Trust in politics is in crisis throughout Europe. This is clearly reflected in regular polling. How does politics regain trust and how can young people become more enthusiastic about democratic participation? This is being investigated by the new research project « ActEU » at twelve European universities. The consortium is led by the Institute of Political Science at the University of Duisburg-Essen (UDE) together with Saarland University. The project has started in March 2023*
« Climate change, immigration, gender injustice: these challenges are debated throughout Europe, » says Michael Kaeding, EU professor at the Institute of Political Science at the UDE. In view of this polarisation, the ActEU project seeks investigate the trust of citizens in political institutions and their legitimacy in the face of this polarisation.
The 30 international researchers who make up the ActEU consortium are not approaching this issue from the traditional survey format. « By moving away from the usual method, we can recapture legitimacy and political trust, » Kaeding explains. To this end, a team led by Prof. Dr. Daniela Braun (Saarland University) and Dr. Kristina Weissenbach (NRW School of Governance, UDE) are developing very different survey methods, from web analyses to experimental interviews.
In the second phase of the project, young people in particular will have their say on the subject. Throughout Europe, researchers from the participating universities will offer Youth Democracy Labs. These will be set up in cooperation with a civil society network in the participating cities such as Duisburg, Prague or Paris. Prof. Kaeding sees this as a great opportunity: « We will develop new material for teaching at universities and schools. » The publication of comics in particular is intended to make democracy tangible, with the project intending to develop these together with political cartoonists and EU partners for use throughout Europe in teaching and political education.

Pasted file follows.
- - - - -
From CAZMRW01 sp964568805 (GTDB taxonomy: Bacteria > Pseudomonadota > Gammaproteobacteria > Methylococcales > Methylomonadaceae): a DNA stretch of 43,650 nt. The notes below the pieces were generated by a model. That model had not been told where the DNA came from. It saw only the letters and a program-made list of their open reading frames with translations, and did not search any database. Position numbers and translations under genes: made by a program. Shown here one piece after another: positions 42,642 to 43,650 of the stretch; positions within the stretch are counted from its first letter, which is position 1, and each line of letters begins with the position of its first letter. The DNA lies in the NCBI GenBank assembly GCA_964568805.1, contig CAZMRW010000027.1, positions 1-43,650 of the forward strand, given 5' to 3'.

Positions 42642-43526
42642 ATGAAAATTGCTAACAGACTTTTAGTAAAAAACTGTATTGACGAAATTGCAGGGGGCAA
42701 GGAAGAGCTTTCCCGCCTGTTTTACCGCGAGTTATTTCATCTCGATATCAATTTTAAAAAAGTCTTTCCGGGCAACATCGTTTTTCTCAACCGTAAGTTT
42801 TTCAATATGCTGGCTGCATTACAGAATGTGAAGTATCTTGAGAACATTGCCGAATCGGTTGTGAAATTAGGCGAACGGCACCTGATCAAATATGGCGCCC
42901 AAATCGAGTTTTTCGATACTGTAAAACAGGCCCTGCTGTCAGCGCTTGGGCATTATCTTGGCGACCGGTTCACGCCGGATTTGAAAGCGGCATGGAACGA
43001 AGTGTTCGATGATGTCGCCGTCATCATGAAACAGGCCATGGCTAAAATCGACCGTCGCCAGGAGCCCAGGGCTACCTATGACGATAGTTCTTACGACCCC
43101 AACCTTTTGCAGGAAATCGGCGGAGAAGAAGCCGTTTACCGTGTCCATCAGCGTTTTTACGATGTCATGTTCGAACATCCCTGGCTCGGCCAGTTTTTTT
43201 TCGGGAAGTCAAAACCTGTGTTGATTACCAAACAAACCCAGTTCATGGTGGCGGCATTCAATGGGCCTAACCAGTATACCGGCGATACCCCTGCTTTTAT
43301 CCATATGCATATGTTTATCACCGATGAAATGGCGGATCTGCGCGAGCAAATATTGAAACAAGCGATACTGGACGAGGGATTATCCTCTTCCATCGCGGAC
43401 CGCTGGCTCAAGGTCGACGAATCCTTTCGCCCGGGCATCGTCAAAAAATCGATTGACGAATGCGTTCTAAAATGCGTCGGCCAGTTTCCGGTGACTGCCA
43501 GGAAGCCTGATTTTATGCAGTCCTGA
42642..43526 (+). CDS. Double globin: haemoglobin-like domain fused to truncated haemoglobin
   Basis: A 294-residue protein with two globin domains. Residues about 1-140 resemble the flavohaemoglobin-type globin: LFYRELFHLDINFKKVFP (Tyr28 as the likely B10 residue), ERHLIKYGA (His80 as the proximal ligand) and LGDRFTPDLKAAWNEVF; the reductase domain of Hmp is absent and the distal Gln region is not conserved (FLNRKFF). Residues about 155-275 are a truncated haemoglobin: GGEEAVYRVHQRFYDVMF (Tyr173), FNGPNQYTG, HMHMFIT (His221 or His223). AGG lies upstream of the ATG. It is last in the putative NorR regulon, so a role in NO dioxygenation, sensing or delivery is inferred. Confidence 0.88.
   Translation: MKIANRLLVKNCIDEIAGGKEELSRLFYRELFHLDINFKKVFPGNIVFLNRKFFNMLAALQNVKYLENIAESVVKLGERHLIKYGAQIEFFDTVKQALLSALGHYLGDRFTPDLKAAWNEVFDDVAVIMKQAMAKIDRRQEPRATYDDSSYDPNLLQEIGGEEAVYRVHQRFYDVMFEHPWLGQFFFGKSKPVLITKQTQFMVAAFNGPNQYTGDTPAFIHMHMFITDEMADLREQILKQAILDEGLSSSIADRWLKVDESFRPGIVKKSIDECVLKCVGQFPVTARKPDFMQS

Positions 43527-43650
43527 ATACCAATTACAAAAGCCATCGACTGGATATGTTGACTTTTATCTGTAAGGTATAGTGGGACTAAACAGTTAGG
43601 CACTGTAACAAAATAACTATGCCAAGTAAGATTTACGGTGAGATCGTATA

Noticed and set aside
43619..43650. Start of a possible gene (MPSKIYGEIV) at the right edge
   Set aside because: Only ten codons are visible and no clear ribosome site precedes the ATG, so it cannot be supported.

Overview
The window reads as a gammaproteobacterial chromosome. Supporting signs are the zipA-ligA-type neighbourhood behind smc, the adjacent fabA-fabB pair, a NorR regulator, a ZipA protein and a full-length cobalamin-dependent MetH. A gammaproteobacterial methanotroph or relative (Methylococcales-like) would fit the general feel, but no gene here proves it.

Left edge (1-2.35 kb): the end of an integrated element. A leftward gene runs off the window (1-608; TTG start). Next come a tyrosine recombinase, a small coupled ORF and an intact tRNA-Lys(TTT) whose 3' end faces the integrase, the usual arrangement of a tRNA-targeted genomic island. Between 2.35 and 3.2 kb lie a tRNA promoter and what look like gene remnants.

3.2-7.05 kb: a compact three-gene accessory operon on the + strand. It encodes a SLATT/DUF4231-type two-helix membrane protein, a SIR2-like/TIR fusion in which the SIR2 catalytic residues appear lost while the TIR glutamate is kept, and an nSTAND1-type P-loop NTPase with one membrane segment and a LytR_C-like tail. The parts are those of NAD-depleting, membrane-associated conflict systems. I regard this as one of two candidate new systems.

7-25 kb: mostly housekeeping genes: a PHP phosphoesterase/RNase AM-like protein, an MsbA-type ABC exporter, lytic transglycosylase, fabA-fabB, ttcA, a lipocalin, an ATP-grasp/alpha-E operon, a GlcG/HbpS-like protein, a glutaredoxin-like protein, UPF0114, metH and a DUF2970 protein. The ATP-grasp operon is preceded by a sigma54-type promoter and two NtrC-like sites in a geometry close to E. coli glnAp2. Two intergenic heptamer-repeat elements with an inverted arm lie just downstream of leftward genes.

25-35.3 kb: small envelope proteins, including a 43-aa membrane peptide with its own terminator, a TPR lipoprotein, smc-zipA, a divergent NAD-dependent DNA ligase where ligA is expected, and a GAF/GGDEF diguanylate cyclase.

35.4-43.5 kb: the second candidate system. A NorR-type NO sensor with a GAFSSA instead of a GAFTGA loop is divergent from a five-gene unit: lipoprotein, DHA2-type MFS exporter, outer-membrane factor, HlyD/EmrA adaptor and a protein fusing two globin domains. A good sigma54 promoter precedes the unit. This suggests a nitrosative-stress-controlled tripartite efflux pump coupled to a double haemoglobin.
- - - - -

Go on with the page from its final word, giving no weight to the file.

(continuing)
ESPOL will in particular co-lead Work Package 3 on “Citizens’ behaviour: The changing patterns of citizens’ political participation”, that explores how variations of political trust affects political participation patterns, by focussing on the way citizens act (behaviour) and the way they perceive possibilities for participating (perception).
*The research project is funded by the Horizon Europe Programme of the European Union with three million euros.